Centres of Asia-Pacific Excellence (CAPEs) established to strengthen New Zealanders’ understanding and ability to engage with the diverse countries of the Asia-Pacific region, were formally launched at event at Parliament tonight.

The launch of the North Asia CAPE, Southeast Asia CAPE, and Latin America CAPE comes as the CAPEs intensify their programmes of activities with students, businesses and communities.

CAPE Management Committee Chair Professor Jenny Dixon says the launch by Education Minister Hon Chris Hipkins was a milestone for the three CAPEs which are supported by a consortium of four of the country’s leading universities; Auckland, Otago, Waikato, and Victoria University of Wellington.

“CAPEs are practical and aim to meet the unmet needs of schools, tertiary students and the business community to upskill. What’s unique is that by being university-based, the CAPEs can draw on the insights of researchers to inform what they do,” Professor Dixon said. 

The CAPEs run business seminars and provide access to experts.  In August the North Asia CAPE will host a Secondary Schools’ Leadership Conference for students studying Chinese, Korean and Japanese for a one day language and culture conference at the University of Auckland.

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Over the summer break all three CAPEs supported students to travel to the Asia-Pacific region:

  • 24 university students from across New Zealand participated in the Understanding Southeast Asia Study Tour.  The students visited Indonesia, Laos, Myanmar, Singapore, Thailand and Vietnam to understand business environments and opportunities in Southeast Asia.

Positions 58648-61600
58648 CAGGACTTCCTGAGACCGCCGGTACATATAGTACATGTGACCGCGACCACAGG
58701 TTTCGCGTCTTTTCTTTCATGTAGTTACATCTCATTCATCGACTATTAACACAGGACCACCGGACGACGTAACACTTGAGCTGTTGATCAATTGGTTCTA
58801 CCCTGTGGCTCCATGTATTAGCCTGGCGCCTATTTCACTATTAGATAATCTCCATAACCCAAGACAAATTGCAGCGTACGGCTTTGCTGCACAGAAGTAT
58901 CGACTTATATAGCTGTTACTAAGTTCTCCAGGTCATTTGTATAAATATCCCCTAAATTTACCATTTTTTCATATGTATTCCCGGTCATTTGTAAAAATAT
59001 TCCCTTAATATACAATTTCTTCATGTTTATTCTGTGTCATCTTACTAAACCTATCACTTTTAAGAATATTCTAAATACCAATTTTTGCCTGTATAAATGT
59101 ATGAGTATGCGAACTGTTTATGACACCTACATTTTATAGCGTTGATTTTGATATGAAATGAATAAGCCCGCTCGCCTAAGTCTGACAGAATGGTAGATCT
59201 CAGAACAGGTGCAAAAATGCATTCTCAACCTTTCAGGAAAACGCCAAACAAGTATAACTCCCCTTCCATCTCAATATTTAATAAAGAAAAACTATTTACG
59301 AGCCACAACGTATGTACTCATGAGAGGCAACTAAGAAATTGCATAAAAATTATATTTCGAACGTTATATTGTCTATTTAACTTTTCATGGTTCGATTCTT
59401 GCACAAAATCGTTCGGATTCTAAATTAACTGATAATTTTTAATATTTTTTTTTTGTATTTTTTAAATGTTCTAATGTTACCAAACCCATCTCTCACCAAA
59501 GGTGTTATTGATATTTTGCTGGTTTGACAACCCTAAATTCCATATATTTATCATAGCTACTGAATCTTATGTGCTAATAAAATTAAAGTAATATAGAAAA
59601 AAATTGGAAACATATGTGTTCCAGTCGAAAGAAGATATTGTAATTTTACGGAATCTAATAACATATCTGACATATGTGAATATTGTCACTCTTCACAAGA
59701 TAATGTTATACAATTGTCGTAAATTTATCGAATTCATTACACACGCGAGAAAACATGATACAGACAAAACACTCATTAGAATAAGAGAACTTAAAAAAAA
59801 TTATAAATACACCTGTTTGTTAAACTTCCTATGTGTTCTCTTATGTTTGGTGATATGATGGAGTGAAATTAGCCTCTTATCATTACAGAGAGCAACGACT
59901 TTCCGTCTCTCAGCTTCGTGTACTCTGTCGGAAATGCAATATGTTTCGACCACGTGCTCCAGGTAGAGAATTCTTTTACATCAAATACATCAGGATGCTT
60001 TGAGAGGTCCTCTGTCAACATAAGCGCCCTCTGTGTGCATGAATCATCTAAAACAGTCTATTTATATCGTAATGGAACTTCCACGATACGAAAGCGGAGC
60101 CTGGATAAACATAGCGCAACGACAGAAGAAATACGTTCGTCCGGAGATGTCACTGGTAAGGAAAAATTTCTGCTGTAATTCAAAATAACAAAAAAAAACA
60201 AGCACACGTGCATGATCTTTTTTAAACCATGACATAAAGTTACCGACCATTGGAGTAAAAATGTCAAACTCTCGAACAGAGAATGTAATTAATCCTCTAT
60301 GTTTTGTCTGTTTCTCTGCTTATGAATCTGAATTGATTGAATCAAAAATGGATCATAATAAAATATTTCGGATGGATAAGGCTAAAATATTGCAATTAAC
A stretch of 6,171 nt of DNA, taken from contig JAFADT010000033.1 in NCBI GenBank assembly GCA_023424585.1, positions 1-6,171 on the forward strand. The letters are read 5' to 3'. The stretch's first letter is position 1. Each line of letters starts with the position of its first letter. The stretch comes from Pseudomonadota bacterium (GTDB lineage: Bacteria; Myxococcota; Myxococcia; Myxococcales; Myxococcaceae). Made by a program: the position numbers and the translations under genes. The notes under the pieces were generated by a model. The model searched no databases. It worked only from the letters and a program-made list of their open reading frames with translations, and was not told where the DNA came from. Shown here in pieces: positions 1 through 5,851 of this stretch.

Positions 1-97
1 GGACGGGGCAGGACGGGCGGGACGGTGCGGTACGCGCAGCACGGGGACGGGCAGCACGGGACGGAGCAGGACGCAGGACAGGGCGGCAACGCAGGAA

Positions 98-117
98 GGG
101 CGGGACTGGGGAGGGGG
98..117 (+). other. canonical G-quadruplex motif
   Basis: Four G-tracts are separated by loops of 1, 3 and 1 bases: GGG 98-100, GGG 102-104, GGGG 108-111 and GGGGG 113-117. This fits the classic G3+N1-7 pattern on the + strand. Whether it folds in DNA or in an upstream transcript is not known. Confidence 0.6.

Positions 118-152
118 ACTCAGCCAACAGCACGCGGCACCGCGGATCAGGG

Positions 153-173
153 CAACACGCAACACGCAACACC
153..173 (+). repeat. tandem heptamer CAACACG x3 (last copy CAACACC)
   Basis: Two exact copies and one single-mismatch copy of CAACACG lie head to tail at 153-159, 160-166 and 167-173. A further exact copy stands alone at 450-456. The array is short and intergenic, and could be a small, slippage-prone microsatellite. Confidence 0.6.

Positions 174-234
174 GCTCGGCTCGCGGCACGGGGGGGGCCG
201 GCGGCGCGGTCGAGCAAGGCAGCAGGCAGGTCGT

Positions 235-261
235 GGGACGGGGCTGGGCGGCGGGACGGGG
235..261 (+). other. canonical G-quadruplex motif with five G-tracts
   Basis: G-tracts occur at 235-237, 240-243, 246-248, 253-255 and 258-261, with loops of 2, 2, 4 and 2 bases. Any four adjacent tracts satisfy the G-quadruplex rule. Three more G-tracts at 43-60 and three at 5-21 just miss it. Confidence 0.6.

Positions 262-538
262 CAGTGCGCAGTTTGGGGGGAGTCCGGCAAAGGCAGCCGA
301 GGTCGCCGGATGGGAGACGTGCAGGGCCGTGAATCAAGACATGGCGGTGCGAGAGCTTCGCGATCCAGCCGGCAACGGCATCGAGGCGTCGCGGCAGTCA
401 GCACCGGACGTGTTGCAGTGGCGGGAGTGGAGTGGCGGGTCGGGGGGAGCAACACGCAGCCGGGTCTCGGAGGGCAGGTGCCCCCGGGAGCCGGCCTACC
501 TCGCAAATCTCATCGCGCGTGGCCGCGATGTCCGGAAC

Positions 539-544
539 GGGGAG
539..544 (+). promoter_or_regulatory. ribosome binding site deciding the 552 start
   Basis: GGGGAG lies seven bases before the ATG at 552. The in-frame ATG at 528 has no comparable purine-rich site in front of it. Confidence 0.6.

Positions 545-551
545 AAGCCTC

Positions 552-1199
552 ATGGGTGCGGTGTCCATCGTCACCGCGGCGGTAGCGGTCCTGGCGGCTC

• In its first student mobility initiative the Latin America CAPE partnered with Young Enterprise to send eight outstanding high school students to São Paulo.
  • Six recipients of the first North Asia CAPE Māori Business Scholarships travelled to Taipei City for three weeks to study at the National Taiwan University where they focused on learning Mandarin, establishing business networks, and exploring the many cultural, historical, and linguistic linkages between Māori and the indigenous people of the island of Taiwan.

Professor Dixon said New Zealand is acutely aware of an urgent need for cultural awareness and language skills to support the country’s economic, social and cultural engagement in the diverse countries of the Asia-Pacific region.

Each CAPE is led by a Director; the Southeast Asia CAPE Director is Professor Siah Hwee Ang; the Latin America CAPE Director is Dr Matthew O’Meagher; the North Asia Establishment Director is Anne French, from 1 July Professor Paul Clark will be the Director.

Watch the CAPEs launch video here

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